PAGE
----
Ask if the dealer has the vehicle you want in stock that’s as or very close to how you want it equipped; if not, determine whether the salesperson can obtain one for you from another dealership.
If you have one, don’t discuss your trade-in as yet—this should always be treated as a separate deal altogether. This way the salesperson won’t be able to “inflate” both the trade-in value–and your ego—at the expense of a higher selling price on the new vehicle. If you do happen to mention your trade-in early on never give the salesperson the keys to your current vehicle—he or she might try and hold your current vehicle hostage as a negotiating ploy.
Once you’re ready to sit down and start discussing a vehicle’s transaction price, the salesperson will lead to you what’s known as a “closing room.” Bring a calculator, pad and pencil and any pricing printouts into the closing room for reference and to show you are serious.
Start by making the first offer, which should be your target price, as discussed above. Tell the salesperson how you arrived at this figure, and that if he or she can meet it, then you’ll close the deal on the spot. Typically, the salesperson will typically come back with a counteroffer. You should now raise your initial offer by incremental amounts, say, one or two hundred dollars at a time if you’re a thousand dollars or more apart; the salesperson will likely lower his or her price in the same manner.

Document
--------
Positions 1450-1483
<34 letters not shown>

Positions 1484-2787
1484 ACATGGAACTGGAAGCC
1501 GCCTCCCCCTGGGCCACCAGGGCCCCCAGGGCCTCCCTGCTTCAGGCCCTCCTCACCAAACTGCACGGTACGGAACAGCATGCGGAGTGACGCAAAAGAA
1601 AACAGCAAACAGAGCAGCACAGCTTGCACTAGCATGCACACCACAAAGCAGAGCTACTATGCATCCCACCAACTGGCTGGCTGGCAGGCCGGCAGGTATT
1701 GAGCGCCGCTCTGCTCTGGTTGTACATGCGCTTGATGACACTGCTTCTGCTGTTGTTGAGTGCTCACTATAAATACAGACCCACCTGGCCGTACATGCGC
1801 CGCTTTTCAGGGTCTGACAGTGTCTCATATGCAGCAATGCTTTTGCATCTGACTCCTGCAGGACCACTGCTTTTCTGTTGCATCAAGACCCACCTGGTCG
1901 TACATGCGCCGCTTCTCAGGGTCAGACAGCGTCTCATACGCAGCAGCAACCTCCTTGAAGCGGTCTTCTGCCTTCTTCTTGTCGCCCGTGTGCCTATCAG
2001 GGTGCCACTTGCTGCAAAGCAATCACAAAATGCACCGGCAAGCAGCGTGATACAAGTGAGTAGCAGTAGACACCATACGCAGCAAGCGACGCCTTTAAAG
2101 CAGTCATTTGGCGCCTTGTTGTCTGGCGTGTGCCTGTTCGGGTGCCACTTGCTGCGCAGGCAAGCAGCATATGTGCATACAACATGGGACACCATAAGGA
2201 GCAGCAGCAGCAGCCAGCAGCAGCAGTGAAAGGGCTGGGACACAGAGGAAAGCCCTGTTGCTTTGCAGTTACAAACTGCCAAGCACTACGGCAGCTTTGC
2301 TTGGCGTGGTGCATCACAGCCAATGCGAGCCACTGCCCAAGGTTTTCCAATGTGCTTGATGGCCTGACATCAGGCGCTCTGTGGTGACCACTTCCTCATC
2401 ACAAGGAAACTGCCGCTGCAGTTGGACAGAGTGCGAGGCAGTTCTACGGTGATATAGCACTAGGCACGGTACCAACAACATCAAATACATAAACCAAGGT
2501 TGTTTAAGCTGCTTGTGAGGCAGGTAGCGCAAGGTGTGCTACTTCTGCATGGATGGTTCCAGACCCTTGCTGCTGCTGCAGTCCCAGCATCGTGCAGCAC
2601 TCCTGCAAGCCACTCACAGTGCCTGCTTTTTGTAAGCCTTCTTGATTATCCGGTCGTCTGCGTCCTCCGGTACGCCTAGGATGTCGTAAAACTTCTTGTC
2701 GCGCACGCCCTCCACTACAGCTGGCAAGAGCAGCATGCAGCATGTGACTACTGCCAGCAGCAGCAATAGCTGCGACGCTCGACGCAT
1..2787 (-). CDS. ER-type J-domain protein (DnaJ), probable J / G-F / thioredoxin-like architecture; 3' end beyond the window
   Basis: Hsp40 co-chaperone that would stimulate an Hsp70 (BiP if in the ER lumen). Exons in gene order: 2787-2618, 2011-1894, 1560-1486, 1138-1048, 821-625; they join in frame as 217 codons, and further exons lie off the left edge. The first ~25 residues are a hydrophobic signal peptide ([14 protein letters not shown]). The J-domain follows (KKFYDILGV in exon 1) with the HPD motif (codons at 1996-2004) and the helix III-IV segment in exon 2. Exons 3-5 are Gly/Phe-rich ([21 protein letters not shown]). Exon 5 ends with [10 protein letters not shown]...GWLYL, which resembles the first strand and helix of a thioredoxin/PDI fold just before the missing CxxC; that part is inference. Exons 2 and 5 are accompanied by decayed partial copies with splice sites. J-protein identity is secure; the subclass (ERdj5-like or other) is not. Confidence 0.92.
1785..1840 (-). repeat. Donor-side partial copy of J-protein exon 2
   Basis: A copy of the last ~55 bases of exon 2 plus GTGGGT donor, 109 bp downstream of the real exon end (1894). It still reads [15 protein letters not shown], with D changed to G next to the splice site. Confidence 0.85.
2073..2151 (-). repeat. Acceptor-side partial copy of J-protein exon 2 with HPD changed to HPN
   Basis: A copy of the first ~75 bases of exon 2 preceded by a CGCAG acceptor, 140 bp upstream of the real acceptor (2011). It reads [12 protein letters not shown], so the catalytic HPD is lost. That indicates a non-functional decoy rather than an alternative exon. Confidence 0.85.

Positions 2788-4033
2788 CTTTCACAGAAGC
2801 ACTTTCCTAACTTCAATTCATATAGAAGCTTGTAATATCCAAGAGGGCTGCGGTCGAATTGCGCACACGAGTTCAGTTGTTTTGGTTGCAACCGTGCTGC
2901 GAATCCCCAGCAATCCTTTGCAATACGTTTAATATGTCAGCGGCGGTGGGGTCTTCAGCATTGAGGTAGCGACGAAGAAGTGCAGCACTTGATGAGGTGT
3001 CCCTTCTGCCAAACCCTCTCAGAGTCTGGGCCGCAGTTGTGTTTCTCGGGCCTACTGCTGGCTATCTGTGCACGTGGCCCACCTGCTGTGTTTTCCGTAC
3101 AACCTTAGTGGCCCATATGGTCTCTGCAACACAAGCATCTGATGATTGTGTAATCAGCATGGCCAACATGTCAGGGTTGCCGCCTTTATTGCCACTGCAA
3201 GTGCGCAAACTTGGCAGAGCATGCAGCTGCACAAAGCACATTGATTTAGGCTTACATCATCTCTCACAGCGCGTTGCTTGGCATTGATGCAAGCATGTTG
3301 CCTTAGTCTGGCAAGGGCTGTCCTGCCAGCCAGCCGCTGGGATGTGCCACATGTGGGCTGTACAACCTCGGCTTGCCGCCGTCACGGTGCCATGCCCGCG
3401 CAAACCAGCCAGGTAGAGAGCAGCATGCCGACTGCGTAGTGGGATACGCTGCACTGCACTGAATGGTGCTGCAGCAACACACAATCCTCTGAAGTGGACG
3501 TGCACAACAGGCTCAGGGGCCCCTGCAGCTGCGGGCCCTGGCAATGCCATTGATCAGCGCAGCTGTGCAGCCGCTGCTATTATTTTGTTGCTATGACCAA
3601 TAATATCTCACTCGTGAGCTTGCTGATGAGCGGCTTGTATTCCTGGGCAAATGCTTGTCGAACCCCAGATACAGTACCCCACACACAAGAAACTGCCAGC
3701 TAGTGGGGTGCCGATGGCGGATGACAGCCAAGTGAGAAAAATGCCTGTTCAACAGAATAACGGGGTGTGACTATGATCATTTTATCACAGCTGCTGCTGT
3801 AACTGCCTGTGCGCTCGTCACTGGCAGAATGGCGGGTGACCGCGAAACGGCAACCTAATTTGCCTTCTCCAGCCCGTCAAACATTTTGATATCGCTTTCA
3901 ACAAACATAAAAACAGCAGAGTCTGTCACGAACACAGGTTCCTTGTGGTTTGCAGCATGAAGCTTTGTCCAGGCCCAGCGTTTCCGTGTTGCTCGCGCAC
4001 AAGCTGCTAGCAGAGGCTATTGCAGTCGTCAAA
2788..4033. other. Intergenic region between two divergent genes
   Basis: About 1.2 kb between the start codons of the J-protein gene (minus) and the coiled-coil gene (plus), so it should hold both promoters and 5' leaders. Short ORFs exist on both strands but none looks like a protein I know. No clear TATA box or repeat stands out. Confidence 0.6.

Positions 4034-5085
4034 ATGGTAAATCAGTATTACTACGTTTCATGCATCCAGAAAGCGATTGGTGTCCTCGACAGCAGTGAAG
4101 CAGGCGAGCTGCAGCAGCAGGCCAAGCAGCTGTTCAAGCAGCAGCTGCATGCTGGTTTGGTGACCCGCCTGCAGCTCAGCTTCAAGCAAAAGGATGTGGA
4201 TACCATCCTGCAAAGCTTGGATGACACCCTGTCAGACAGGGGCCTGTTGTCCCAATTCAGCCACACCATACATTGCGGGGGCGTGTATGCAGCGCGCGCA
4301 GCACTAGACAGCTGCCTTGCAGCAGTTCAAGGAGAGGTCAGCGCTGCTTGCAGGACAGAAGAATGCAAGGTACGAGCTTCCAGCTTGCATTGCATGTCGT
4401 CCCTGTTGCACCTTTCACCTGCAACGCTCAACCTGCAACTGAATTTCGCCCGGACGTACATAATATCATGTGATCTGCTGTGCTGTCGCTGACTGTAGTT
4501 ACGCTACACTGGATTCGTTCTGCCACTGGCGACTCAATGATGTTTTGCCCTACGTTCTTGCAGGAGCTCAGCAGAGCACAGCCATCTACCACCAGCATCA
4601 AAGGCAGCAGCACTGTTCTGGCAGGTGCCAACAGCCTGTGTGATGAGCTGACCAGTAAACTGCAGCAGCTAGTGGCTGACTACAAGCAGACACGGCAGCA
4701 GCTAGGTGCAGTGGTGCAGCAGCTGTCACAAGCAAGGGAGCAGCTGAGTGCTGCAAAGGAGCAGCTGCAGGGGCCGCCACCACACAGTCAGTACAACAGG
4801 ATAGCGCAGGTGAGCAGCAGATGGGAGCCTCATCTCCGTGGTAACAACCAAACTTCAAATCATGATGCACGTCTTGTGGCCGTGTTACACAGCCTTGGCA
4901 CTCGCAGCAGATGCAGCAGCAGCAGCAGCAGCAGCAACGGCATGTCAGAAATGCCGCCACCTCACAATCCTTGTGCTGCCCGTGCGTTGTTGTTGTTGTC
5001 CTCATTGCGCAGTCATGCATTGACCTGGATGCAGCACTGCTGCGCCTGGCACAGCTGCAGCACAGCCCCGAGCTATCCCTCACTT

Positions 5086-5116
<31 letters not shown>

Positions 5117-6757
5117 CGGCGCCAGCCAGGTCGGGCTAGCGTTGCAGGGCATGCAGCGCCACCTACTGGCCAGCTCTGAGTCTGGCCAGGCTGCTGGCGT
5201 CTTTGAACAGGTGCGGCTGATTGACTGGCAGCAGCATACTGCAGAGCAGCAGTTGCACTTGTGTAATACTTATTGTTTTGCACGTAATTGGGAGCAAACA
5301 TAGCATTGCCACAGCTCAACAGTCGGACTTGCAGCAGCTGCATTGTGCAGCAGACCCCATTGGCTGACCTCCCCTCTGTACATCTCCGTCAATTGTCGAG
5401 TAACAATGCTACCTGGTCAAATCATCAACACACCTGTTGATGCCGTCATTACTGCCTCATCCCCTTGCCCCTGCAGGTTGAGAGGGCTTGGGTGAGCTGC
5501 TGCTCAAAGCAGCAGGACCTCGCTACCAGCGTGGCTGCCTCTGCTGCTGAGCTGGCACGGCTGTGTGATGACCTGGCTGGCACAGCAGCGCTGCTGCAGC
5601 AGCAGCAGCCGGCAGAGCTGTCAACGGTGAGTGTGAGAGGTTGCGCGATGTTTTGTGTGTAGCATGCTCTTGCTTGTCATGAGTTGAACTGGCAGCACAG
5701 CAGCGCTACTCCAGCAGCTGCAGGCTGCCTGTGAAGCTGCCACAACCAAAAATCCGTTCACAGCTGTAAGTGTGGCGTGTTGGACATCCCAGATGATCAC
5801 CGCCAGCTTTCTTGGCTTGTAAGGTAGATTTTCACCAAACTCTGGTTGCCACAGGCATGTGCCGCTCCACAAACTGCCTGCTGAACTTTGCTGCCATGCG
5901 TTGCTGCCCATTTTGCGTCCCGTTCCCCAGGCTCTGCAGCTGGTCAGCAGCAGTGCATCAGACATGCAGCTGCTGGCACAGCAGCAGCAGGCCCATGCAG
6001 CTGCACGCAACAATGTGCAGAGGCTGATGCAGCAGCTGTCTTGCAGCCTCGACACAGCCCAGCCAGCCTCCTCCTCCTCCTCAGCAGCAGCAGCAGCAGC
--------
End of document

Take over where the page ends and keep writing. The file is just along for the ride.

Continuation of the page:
At some point the salesperson may leave to “present your offer to the sales manager” (though sometimes this may be just to grab a quick cup of coffee or a drink of water). He or she will likely come back with a slightly lower offer, though this is not always the case. If you’re close, say within a few hundred dollars, try standing firm; if not, continue the negotiating process. If the salesperson won’t budge at that point, just stand as though you are preparing to leave and say, “That’s it, thanks for your time.” The salesperson will then be facing the prospect of losing a sale, so it’s likely he or she will make another (or a first) trip to see the sales manager. Either the salesperson or someone else, perhaps even the manager, will return with another offer and try to close the deal. By now you should be looking at the dealer’s lowest price, and it will be up to you whether to accept it or seek a better bargain elsewhere.